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Museum Alignment

Over the last five weeks I have met with three different “museums” (a science center, a history museum and an aquarium) and with each I had the same thought, “where is the alignment ?“.

With the science center had a conference call about the mission of the institution being about STEAM (Science, Technology, Engineering, Art and Math) education for under represented communities, we discussed how the science center might go about that mission. Then had a phone call with each of the people on the conference call individually. The first phone call, the board member started talking about Rural Studio and building housing as a form of STEAM. On the second phone call with a different board member we discussed inquiry based programs for earth science. On the third phone call with the Director we discussed community outreach and engineering. Had gone from a conference call with three people (four including me) all talking about STEAM programming, but how each member of the conference call planned to implement STEAM in a yet to be built science center was very different, an Rural Studio approach of in-the-field community outreach, a more typical science center program based experience and didactic engineering based exhibits. There is not a right or a wrong, each of the participants vision could support a mission of STEAM education, but a choice needs to be made; “which vision?”.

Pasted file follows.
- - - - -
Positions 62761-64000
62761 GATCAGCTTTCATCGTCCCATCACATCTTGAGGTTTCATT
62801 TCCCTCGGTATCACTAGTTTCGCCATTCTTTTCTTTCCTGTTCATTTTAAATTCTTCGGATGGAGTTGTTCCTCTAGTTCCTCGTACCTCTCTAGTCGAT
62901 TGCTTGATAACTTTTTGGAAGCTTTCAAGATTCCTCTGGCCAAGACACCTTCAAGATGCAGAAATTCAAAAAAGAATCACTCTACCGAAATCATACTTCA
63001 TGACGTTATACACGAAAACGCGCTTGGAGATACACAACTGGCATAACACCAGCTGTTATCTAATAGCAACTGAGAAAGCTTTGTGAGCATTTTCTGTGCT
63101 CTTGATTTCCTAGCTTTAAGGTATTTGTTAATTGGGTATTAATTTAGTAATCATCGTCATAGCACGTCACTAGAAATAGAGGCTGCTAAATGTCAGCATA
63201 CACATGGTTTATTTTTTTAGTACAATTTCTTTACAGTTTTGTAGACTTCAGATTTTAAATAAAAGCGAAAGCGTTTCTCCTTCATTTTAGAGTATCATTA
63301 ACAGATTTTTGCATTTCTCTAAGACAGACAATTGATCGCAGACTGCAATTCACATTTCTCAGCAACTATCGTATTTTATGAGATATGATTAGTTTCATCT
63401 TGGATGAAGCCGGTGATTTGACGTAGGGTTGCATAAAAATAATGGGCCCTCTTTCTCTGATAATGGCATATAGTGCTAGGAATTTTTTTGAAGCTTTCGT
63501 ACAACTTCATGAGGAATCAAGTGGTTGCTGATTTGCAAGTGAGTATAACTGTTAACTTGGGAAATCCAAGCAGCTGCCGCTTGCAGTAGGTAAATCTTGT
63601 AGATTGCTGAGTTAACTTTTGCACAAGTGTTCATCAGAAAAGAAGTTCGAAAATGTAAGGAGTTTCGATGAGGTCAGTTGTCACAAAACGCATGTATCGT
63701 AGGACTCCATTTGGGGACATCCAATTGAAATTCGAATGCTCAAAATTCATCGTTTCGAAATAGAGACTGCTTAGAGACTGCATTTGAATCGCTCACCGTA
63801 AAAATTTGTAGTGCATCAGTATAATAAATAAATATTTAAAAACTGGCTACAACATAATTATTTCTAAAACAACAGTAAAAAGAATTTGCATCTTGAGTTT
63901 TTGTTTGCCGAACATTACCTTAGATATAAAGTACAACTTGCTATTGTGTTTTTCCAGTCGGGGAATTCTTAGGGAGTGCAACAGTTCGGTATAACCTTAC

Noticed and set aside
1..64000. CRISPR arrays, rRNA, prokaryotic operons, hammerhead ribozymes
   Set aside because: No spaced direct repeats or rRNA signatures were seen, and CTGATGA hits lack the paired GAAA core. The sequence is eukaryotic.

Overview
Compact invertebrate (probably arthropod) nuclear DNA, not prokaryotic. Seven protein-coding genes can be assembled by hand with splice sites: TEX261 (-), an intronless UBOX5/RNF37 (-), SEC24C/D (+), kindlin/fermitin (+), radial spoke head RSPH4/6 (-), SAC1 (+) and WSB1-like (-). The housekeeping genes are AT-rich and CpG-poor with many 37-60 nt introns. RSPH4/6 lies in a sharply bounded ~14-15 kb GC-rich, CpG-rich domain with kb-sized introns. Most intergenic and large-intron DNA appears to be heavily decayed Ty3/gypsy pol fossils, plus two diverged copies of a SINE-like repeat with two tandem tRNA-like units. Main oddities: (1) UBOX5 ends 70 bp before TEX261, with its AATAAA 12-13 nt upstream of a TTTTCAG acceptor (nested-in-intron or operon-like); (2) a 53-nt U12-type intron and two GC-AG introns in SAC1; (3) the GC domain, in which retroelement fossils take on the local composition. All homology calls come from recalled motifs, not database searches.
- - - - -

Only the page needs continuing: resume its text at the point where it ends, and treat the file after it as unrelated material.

After the conference call and the three follow up discussions, then had a meeting with a potential project architect, same people as the conference call now at a group in-person meeting, in general terms they all described the mission and function of yet to be built science center in similar terms to the architect. “We want a fun atmosphere for learning for the neighborhood kids”, “there should be spaces for group activities”, “we also want school group visits and spaces for school groups”, I watched the architects nod in understanding to realize that the general “mission” of the institution was shared, but the “how to implement” was not and the description given to the architect would not support the details of any of the three individual visions. I see this often, the architect will go away will react to what they have heard and the science center will be given a shell of a facility that will not support any vision. Not until the science center is built and someone is discussing “where do we store the tools for this weekends habitat for humanity project”, will it become apparent that neither the building, nor the culture, nor the mission is sufficiently specific to describe the “how to implement mission”.